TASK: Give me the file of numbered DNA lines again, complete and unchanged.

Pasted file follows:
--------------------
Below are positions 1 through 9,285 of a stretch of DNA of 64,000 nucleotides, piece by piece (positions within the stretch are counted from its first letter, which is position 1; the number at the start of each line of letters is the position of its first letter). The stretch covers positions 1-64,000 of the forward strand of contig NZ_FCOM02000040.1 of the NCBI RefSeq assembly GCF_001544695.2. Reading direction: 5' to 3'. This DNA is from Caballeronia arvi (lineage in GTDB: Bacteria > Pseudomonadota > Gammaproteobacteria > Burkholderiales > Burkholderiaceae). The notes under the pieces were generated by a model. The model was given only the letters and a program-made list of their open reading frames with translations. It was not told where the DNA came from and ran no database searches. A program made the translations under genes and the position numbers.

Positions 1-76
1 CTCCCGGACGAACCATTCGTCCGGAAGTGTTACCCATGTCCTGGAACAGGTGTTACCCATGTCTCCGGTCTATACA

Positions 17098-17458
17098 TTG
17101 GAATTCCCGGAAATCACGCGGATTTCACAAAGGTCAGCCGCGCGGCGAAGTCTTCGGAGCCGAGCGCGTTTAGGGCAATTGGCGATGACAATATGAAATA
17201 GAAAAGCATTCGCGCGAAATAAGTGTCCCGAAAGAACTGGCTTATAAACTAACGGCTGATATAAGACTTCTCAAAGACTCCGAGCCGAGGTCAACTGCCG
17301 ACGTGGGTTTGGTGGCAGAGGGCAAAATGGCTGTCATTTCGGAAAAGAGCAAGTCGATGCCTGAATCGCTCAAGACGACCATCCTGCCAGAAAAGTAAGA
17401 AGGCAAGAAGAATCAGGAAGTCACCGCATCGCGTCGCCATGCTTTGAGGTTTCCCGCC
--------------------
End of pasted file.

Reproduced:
Below are positions 1 through 9,285 of a stretch of DNA of 64,000 nucleotides, piece by piece (positions within the stretch are counted from its first letter, which is position 1; the number at the start of each line of letters is the position of its first letter). The stretch covers positions 1-64,000 of the forward strand of contig NZ_FCOM02000040.1 of the NCBI RefSeq assembly GCF_001544695.2. Reading direction: 5' to 3'. This DNA is from Caballeronia arvi (lineage in GTDB: Bacteria > Pseudomonadota > Gammaproteobacteria > Burkholderiales > Burkholderiaceae). The notes under the pieces were generated by a model. The model was given only the letters and a program-made list of their open reading frames with translations. It was not told where the DNA came from and ran no database searches. A program made the translations under genes and the position numbers.

Positions 1-76
1 CTCCCGGACGAACCATTCGTCCGGAAGTGTTACCCATGTCCTGGAACAGGTGTTACCCATGTCTCCGGTCTATACA

Positions 17098-17458
17098 TTG
17101 GAATTCCCGGAAATCACGCGGATTTCACAAAGGTCAGCCGCGCGGCGAAGTCTTCGGAGCCGAGCGCGTTTAGGGCAATTGGCGATGACAATATGAAATA
17201 GAAAAGCATTCGCGCGAAATAAGTGTCCCGAAAGAACTGGCTTATAAACTAACGGCTGATATAAGACTTCTCAAAGACTCCGAGCCGAGGTCAACTGCCG
17301 ACGTGGGTTTGGTGGCAGAGGGCAAAATGGCTGTCATTTCGGAAAAGAGCAAGTCGATGCCTGAATCGCTCAAGACGACCATCCTGCCAGAAAAGTAAGA
17401 AGGCAAGAAGAATCAGGAAGTCACCGCATCGCGTCGCCATGCTTTGAGGTTTCCCGCC